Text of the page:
Voluntary regulation of investment banks does not work, Securities and Exchange Commission Chairman Christopher Cox testified on Capitol Hill today.
“The last six months, during which the SEC and the Federal Reserve have worked collaboratively with each of the firms pursuant to our memorandum of understanding — have made abundantly clear that voluntary regulation doesn’t work,” Mr. Cox said in prepared testimony at a hearing of the Senate Banking Committee on turmoil in the U.S. credit markets.
He referred to the SEC’s program of voluntary supervision for investment bank holding companies, the Consolidated Supervised Entity program, which was put in place by the SEC in 2004.
“The failure of the Gramm-Leach-Bliley Act to give regulatory authority over investment bank holding companies to any agency of government was, based on the experience of the last several months, a costly mistake,” Mr. Cox said in his testimony.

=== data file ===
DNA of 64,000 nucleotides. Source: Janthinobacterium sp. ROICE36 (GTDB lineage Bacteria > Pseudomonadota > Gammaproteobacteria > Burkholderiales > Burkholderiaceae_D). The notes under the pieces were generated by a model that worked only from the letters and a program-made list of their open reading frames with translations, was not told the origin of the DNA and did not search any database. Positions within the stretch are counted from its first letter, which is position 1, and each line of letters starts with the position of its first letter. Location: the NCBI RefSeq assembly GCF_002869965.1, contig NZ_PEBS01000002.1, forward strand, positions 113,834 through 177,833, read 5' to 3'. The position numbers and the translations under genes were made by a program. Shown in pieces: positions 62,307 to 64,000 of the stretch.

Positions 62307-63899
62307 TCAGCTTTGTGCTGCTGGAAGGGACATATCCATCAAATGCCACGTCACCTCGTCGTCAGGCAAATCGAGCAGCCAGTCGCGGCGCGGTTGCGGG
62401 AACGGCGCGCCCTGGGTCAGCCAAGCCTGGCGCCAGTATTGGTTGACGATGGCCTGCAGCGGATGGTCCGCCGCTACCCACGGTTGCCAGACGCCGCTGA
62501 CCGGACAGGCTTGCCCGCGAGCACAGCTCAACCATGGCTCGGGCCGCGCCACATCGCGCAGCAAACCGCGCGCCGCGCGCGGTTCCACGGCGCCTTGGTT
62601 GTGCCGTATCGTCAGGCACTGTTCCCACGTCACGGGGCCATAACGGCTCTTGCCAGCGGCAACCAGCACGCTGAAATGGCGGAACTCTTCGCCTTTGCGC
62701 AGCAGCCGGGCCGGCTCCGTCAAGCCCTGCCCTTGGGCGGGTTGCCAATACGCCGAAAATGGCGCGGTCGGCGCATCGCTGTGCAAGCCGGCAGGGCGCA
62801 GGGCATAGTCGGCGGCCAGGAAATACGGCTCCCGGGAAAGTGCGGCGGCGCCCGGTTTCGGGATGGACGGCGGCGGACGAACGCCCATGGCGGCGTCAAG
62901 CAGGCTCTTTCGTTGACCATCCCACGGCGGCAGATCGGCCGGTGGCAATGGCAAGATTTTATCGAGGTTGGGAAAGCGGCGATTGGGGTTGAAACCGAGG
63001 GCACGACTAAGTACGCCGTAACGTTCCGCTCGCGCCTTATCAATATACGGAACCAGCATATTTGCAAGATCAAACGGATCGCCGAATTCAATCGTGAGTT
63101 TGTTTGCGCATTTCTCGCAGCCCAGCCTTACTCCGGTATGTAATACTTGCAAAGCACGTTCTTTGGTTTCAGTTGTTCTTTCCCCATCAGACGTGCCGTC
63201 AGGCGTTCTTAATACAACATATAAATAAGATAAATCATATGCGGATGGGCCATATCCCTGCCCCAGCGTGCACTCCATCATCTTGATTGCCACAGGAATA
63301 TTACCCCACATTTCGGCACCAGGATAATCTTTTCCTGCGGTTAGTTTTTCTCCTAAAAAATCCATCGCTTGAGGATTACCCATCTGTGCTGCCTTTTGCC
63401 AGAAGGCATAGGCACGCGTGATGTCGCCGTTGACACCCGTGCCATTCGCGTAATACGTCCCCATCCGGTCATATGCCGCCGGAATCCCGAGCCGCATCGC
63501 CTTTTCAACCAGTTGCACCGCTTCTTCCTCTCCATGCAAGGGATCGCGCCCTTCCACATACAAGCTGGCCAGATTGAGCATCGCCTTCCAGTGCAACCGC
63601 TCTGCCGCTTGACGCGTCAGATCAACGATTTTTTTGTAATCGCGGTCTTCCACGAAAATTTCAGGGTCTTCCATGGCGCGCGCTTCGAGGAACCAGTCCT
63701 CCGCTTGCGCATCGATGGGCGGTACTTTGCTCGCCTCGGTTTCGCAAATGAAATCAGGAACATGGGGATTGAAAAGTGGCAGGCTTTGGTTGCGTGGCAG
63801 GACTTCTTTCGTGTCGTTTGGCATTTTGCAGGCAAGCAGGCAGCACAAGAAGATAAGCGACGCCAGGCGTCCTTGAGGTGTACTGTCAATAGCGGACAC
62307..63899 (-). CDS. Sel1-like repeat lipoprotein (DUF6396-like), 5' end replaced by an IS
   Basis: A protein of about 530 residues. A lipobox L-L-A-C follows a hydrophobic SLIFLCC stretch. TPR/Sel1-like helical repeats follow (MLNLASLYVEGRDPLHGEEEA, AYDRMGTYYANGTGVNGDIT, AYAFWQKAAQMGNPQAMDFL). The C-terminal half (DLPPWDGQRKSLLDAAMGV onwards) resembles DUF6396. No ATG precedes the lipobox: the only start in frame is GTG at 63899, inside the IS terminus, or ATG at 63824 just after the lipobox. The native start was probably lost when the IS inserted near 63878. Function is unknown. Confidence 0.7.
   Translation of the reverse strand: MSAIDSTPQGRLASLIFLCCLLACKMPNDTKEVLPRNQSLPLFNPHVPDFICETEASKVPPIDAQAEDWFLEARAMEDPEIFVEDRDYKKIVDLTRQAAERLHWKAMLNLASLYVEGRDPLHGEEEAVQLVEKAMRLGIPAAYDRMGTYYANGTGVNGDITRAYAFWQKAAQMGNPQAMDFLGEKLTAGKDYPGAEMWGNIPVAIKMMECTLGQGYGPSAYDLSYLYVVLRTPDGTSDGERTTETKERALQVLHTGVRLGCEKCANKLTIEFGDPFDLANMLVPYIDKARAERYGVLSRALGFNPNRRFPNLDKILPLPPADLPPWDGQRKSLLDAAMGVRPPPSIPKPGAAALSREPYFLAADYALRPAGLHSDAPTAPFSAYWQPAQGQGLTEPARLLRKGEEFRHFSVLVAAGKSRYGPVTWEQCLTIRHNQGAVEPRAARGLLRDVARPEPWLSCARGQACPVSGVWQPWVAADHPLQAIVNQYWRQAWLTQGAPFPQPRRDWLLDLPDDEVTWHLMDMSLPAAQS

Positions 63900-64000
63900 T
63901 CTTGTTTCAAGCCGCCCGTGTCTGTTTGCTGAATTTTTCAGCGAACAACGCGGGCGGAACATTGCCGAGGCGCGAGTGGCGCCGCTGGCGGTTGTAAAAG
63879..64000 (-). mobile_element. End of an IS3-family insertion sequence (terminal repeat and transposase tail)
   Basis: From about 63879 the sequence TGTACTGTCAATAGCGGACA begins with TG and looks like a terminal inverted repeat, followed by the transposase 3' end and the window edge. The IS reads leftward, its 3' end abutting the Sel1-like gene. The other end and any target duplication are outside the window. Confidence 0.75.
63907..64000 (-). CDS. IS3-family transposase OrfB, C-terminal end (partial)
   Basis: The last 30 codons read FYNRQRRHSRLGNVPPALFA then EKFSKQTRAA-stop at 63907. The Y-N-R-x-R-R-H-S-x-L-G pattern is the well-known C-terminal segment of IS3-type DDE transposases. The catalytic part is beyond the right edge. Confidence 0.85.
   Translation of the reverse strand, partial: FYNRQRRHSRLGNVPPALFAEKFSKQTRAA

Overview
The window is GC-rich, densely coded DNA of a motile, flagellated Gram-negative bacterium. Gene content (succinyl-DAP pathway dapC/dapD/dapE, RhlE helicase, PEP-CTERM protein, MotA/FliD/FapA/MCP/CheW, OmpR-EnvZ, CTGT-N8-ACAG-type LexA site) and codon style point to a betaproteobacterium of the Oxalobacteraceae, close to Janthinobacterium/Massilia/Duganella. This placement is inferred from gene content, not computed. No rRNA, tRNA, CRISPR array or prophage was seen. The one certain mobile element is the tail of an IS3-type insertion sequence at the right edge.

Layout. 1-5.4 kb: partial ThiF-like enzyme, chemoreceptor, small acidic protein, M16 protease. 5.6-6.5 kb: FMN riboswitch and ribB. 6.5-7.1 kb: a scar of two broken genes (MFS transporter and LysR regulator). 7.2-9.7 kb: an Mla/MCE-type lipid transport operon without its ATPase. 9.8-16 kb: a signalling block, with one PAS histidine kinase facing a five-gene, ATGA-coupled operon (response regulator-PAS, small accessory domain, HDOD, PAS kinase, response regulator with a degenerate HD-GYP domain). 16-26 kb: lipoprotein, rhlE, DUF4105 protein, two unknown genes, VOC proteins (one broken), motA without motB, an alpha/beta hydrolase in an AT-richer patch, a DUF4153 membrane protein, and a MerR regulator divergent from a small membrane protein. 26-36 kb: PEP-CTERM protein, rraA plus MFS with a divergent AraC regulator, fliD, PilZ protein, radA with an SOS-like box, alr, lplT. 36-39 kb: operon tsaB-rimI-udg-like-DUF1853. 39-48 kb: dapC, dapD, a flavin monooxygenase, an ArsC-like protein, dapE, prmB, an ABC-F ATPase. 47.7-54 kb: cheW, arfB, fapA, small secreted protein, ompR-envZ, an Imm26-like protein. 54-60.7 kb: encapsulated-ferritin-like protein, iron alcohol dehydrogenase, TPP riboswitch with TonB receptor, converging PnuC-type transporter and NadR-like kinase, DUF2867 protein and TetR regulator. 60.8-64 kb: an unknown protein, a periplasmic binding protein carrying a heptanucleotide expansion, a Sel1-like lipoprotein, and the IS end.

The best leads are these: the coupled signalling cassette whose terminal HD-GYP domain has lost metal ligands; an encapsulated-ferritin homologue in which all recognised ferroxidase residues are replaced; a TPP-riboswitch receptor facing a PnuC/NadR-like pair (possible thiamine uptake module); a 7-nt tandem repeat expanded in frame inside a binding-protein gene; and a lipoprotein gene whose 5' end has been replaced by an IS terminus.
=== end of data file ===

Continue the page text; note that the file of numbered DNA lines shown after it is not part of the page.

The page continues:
Gramm-Leach-Bliley allowed banks, brokerage firms and insurers to combine after years of separation that was required under Depression-era laws.
The $58 trillion notational market in credit default swaps is “another similar regulatory hole that most be immediately addressed to avoid similar consequences,” Mr. Cox testified.
Neither the SEC nor any regulator has authority over that market, even to require minimal disclosures, he said.
The SEC’s enforcement division is focused on using antifraud authority over that market, he said, “even though swaps are not defined as securities.”
A credit default swaps buyer “is tantamount to a short-seller of the bond underlying the CDS,” Mr. Cox said. CDS buyers do not have to own the bond or other debt instrument on which the CDS contract is based, meaning they can “naked short” the debt of companies without restriction, he said.
“This potential for unfettered naked shorting and the lack of regulation in this market are cause for great concern,” he said, asking for authority to regulate the products.